One of the first stories I made last year was for Anne Ford and Bill Healy’s “Introduction to Podcasting” class fall quarter. I was a freshman and determined to make something amazing. I recorded a story about my sister and a negative childhood experience she had with my neighbor. It had to do with race, so the story was sensitive in nature. My aim was to showcase how racism can come in many shades, but capturing a personal story proved to be a treacherous process. Initially, my methods were unfair to my sister and my neighbor, and this reporting impacted their trust in me.
This story forced me to face journalism’s unresolvable ethics issue: What are you allowed to ask? Is this piece worth the emotional strain?
In Medill, sometimes these issues are taught to have clear solutions. If they gave you initial permission, they cannot rescind that. For the sake of the story, you have to ask the hard questions even if they are emotionally scarring. Both during and after the project, I had a residual feeling that my work was wrong in some way, but I was not quite sure exactly why.
Then just a few weeks ago, I attended the Third Coast International Audio Conference that addressed the issues I could not put into words. Kaitlin Prest, an audio journalist and creator of “The Heart” with Radiotopia, gave a speech aggressively challenging the art of storytelling. She was not referring to political or tech reporting, but rather stories that attract pathos — documentary journalism, profile writing and those deep and personal stories. I was taken aback by how provocatively she spoke about storytelling in a room of people who have made that their lives, including herself.
She told us her favorite quote: “Every journalist who is not too stupid or too full of (themselves) to notice what is going on knows that what they do is morally indefensible.” It’s from Janet Malcolm’s “The Journalist and The Murderer.”
This field has become an entertainment business, and that’s not just broadcast’s problem anymore. Journalists guide the truth they tell by making it entertaining so people do not change the channel. In our case, students guide the truth so our professors or editors applaud our work. We ask hard questions because we know what instigates emotion. The most raw and painful quotes are often referred to as the “good” ones.
Journalism is about accountability. If you are writing a documentary piece or profiling someone, stop asking yourself if it’s newsworthy, if your professor will be intrigued or if it will get you the promotion. Ask yourself what the message of the piece contributes to society. By the final draft, my sister loved the story and it’s message. I wanted to show how racism takes many forms, and I accomplished that. My story served a greater purpose and was is worth telling.
Prest compared permission for quoting to sexual consent, so treat the questions you ask like emotional consent. Most people do not know what they are going to be asked or what they are going to respond when they give permission to interview. If they expose a part of themself that was never meant to be exposed, respect that. (This is emotional, not political. If an alderman tells you about a scandal, please expose them.)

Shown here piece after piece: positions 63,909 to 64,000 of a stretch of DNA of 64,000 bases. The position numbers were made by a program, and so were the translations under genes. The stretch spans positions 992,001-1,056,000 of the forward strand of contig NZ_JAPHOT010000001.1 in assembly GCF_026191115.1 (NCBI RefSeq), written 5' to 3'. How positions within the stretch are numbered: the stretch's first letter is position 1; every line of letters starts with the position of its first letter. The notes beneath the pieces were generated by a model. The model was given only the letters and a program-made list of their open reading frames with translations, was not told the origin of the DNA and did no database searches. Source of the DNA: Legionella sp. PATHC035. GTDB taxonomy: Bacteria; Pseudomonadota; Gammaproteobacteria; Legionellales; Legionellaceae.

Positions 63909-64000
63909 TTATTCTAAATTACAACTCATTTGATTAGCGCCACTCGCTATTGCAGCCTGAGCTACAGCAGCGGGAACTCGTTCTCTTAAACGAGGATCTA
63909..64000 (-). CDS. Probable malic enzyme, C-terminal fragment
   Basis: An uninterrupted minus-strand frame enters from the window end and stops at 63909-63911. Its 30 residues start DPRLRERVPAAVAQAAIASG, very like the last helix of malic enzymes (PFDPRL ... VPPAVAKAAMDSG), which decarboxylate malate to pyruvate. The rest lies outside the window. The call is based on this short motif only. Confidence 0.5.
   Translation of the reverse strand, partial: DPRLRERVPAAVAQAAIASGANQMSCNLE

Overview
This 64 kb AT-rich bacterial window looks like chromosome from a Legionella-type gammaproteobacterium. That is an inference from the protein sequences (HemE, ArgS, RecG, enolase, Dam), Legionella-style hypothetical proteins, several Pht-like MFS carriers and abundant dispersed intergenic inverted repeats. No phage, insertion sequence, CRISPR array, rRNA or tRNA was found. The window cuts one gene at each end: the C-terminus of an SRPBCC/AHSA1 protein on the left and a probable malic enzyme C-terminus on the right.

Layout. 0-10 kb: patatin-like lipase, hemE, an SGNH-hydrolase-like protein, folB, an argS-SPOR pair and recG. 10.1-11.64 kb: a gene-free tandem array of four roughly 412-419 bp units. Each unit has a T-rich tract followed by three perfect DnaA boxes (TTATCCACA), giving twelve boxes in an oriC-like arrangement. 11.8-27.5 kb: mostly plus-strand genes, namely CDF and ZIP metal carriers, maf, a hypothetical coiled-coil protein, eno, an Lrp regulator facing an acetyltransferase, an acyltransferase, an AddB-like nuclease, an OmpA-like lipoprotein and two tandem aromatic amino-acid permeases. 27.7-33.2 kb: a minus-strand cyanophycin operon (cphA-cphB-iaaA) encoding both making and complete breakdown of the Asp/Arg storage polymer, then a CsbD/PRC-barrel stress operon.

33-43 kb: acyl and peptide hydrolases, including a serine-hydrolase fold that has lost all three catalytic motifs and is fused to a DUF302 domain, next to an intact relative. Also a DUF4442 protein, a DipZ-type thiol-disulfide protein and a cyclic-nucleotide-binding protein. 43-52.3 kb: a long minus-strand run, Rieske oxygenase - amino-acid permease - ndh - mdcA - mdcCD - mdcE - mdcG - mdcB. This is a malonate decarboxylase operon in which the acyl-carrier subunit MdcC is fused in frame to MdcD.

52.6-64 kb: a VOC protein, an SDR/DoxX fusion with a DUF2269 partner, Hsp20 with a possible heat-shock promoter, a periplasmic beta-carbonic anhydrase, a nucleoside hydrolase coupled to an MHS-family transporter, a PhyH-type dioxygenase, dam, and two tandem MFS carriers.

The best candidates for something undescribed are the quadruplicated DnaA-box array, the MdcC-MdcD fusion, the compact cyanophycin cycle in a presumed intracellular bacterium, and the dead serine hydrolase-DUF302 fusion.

Lastly, journalism is not a job to give a voice to the voiceless. Journalism is an opportunity to give the voiceless a microphone. In the past, journalism has been an opportunity for middle-class listeners to hear tales of strife from lower-income communities, as if they were making worldly revelations that poverty, in fact, does exist. Rather than examining certain experiences and communities as revelations to be discovered, involve those communities in the process. Snap Judgement did a story capturing violence in Oakland, California. “Counted: An Oakland Story” utilized community members as narrators. It was not a ploy for shock value, but rather a way to facilitate community conversation.
Too often do journalists, both professional and student, get caught up in the quality of their work and forget why they make stories in the first place. Our stories are statements on how society must improve. We help human beings understand themselves and one another, and with that, interviews should feel like therapy sessions, not interrogation. After I stopped my recorder during the last interview with my sister, she nodded at me, smiled, and told me it felt better. The story not only made a statement, but also helped her work through an issue.
So next time you dig deep with a student while interviewing them in Norris, remind yourself to stay humble, respectful and listening. As Kaitlin Prest explained, we must work every day to be worthy of the stories we tell.
Heena Srivastava is a Medill sophomore. She can be contacted at [email protected] If you would like to respond publicly to this column, send a Letter to the Editor to [email protected] The views expressed in this piece do not necessarily reflect the views of all staff members of The Daily Northwestern.